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Image Enhancement and Fusion Methods For Mobile Camera Platforms.

Schubert, Falk. (2013) Image Enhancement and Fusion Methods For Mobile Camera Platforms. Doctoral thesis, University of Surrey (United Kingdom)..

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Mobile camera platforms are becoming omni-present, spawning many new applications. This trend is accelerated by cheap, small and powerful cameras. Although the cameras in these mobile devices are already of good quality, they still have physical limitations in terms of spatial resolution, dynamic range and temporal information. In this thesis we investigate algorithmic solutions using image fusion to overcome those limitations. We consider three main techniques: super-resolution, high-dynamic-range imaging and motion detection. The first one aims at generating high-resolution images from low-resolution input videos. The second one combines multiple images taken with different camera settings to generate an image with a greater dynamic range than in any of the input images. The third technique analyzes multiple consecutive frames in a video to extract pixels belonging to moving objects. As mobile cameras are not static, they impose the challenge of compensating the ego-motion. Therefore, we investigate for each of the image fusion approaches the required image registration steps and propose the best suited algorithms. For the application of increasing resolution, we present a solution to enhance low-resolution videos using multi-frame reconstruction-based superresolution. We propose to use high-resolution images from the Internet as priors within a maximum-a-posteriori formulation. We demonstrate that this superresolution framework increases the resolution of low-quality input videos taken with mobile cameras. Similar to superresolution, high-dynamic-range imaging is also an algorithmic solution to overcome the physical limitation of a sensor. Many approaches have been proposed for both enhancement applications individually, but little research has been carried out to provide solutions which address both problems simultaneously. We present an approach that combines multi-frame reconstruction-based superresolution and a new minimal high-dynamic-range imaging method into a unified framework. Relating multiple consecutive frames from a video allows to detect moving objects. This task requires many registration operations, hence demanding very efficient registration methods. We present a fast algorithm to compute homographies based on phase correlation, which benefits from implementations using GPUs. Despite accurate registration, errors in the motion extraction process due to parallax and sensor noise are inevitable and generate false-alarms. We present an efficient filtering scheme, which significantly reduces the false detections, thus improves the performance of moving object detection. Many image enhancement algorithms that increase the level of image details are motivated by the hope that they improve the performance of subsequent computer vision tasks. We investigate how much the performance of two common applications, i.e. image retrieval and scene recognition, can be increased when applying image filters as a pre-processing step. We consider standard and advanced gradient-based filtering techniques using state-of-the-art benchmark datasets for evaluation and show that reducing the level of image details, e.g. in terms of image abstraction, improves retrieval and recognition.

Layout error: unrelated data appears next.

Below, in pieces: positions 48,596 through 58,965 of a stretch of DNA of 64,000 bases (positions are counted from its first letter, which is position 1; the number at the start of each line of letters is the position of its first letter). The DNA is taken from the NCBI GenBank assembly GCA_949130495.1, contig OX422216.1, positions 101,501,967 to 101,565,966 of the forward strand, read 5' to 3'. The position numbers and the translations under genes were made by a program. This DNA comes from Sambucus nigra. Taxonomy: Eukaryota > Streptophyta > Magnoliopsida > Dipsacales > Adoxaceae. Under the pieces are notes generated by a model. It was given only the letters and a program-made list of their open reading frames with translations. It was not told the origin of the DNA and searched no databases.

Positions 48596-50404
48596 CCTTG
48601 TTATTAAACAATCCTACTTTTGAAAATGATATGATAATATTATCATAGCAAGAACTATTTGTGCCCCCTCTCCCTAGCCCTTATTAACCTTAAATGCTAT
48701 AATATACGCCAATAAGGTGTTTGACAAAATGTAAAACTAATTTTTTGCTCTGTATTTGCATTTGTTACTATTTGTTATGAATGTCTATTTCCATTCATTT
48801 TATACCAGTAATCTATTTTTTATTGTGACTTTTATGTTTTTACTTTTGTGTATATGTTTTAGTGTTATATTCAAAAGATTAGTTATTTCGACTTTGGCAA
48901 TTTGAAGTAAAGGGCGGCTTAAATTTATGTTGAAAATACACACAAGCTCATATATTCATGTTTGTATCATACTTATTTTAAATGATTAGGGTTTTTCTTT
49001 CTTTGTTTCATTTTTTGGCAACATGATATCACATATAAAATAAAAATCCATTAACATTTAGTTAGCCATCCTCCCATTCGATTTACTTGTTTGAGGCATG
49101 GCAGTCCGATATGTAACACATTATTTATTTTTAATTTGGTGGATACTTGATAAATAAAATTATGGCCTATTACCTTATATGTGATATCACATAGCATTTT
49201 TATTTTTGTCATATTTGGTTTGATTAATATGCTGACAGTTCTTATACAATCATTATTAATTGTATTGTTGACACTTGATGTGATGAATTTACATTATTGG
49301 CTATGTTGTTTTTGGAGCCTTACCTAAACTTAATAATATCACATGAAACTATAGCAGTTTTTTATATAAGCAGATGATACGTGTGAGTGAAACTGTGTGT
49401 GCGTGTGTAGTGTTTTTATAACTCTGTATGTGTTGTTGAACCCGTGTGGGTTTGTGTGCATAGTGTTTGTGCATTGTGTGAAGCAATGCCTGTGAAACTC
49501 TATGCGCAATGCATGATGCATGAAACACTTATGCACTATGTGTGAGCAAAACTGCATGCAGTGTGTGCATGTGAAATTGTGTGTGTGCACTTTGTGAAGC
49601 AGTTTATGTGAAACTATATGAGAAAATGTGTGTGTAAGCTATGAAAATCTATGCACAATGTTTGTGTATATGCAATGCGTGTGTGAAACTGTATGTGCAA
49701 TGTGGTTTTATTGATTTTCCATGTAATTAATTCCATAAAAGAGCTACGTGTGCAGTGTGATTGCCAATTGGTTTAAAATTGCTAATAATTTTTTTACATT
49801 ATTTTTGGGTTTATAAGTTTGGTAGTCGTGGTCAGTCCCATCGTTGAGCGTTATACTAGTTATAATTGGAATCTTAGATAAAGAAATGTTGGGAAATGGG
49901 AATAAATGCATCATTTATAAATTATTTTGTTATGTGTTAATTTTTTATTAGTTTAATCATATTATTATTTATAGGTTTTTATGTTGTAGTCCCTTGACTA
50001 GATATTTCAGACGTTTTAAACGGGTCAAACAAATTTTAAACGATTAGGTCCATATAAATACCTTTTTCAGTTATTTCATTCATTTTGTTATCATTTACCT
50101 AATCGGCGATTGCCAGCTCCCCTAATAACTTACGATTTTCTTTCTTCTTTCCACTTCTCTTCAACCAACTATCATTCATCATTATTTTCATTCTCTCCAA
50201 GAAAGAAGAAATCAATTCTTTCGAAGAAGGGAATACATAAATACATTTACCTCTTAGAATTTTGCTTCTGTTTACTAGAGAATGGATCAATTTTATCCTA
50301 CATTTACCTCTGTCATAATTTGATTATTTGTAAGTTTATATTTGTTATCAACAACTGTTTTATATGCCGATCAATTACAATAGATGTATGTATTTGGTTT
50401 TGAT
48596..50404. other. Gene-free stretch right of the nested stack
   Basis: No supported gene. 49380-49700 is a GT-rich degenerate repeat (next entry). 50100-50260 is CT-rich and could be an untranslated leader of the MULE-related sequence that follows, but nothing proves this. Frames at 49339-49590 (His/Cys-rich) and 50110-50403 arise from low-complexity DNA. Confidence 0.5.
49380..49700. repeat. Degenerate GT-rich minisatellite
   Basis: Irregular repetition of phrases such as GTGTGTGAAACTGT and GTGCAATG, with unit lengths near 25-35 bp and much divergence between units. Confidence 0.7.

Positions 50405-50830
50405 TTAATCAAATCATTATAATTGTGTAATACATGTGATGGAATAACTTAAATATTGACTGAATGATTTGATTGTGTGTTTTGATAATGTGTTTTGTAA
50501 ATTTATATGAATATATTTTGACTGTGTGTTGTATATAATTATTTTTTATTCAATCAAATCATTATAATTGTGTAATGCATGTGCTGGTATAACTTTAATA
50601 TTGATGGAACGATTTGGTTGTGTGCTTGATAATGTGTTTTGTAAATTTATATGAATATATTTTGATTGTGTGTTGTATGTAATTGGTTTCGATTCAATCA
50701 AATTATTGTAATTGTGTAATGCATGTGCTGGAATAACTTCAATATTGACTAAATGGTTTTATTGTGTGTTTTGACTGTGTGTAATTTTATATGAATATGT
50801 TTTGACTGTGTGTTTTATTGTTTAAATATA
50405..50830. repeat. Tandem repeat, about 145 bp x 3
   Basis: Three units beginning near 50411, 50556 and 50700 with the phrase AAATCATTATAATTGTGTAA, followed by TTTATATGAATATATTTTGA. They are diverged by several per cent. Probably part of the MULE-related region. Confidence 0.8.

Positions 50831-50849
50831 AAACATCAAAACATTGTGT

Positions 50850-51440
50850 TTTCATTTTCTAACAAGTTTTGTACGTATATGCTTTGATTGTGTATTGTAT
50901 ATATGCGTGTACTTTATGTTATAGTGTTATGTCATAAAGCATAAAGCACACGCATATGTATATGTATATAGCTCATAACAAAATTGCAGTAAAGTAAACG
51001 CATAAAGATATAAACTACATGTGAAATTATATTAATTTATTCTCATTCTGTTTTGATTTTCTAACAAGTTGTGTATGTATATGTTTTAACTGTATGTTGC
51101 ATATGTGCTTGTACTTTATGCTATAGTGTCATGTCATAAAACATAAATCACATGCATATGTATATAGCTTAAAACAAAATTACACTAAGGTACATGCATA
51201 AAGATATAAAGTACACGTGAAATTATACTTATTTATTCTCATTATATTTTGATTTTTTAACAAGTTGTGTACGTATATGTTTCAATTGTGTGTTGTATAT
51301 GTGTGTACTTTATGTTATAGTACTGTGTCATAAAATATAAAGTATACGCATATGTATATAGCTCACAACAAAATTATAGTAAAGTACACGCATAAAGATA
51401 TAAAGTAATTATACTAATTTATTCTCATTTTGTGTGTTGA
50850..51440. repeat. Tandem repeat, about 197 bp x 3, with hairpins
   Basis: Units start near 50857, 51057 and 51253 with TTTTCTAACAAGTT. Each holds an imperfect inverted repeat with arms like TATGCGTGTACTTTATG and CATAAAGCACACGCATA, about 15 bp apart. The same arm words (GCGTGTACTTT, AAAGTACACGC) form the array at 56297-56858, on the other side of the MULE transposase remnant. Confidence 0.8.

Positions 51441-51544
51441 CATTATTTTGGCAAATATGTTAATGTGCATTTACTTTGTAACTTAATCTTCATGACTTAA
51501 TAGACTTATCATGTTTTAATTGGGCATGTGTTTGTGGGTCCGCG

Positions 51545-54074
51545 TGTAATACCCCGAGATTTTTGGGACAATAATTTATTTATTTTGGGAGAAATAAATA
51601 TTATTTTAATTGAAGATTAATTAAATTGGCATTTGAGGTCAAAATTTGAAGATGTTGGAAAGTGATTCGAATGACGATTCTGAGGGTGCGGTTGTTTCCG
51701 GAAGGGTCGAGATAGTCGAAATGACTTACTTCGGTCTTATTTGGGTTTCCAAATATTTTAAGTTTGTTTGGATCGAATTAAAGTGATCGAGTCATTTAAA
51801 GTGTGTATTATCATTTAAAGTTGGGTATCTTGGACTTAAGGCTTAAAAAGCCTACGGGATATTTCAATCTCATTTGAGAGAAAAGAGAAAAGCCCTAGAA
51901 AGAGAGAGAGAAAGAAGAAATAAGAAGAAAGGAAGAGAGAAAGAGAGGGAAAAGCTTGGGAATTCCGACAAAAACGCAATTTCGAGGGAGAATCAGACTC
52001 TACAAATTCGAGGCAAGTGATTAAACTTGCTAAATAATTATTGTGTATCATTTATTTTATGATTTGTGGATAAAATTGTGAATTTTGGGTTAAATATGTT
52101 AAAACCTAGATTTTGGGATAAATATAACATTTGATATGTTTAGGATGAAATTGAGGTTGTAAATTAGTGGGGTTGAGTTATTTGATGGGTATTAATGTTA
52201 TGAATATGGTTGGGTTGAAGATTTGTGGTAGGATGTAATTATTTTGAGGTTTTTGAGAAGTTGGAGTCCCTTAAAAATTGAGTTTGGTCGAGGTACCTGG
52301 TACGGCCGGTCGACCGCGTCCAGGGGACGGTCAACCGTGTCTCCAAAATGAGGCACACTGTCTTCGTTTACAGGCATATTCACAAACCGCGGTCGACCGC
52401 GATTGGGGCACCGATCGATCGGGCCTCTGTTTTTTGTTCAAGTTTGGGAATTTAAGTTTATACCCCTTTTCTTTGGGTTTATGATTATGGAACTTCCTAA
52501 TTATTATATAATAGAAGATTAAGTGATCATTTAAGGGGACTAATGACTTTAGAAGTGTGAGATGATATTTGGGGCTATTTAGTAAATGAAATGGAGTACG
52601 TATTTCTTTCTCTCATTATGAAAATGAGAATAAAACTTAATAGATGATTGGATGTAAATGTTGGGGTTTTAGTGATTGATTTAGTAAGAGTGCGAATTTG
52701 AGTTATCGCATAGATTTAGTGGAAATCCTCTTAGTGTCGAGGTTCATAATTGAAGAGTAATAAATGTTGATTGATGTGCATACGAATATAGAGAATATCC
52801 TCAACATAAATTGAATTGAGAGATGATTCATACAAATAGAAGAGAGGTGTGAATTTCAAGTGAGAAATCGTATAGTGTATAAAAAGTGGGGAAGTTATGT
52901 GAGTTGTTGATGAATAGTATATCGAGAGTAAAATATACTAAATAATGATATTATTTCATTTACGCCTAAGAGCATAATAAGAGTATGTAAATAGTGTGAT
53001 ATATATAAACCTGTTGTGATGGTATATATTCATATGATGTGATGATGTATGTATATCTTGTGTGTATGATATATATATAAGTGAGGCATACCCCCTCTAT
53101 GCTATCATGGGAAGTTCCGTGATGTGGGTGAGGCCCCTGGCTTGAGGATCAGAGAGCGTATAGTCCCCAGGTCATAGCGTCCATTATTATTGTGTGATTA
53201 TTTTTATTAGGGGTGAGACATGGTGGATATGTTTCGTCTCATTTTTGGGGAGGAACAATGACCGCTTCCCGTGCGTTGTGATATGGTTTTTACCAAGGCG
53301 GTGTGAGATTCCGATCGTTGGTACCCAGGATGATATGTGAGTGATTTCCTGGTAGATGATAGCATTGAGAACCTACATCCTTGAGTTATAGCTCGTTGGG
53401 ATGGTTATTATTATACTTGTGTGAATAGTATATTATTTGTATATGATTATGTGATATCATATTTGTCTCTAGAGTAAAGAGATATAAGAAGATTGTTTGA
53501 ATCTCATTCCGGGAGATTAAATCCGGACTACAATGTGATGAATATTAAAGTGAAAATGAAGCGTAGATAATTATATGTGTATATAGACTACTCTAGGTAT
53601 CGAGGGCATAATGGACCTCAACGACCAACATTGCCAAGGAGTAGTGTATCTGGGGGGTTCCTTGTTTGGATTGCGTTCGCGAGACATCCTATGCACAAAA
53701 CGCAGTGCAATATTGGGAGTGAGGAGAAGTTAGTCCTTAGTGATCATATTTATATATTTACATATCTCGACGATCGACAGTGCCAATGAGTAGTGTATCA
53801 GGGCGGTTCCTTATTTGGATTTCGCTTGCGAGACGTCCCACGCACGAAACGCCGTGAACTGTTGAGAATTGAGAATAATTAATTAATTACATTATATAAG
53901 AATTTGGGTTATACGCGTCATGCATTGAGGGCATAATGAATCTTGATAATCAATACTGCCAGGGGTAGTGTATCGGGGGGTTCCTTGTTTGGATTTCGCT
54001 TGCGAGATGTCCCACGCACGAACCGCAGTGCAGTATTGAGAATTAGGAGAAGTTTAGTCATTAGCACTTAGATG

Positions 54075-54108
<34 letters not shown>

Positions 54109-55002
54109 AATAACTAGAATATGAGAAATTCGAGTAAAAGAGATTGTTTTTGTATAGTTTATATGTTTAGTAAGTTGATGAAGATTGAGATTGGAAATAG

Item Type: Thesis (Doctoral)
Divisions : Theses
Authors : Schubert, Falk.
Date : 2013
Additional Information : Thesis (Ph.D.)--University of Surrey (United Kingdom), 2013.
Depositing User : EPrints Services
Date Deposited : 14 May 2020 14:03
Last Modified : 14 May 2020 14:09

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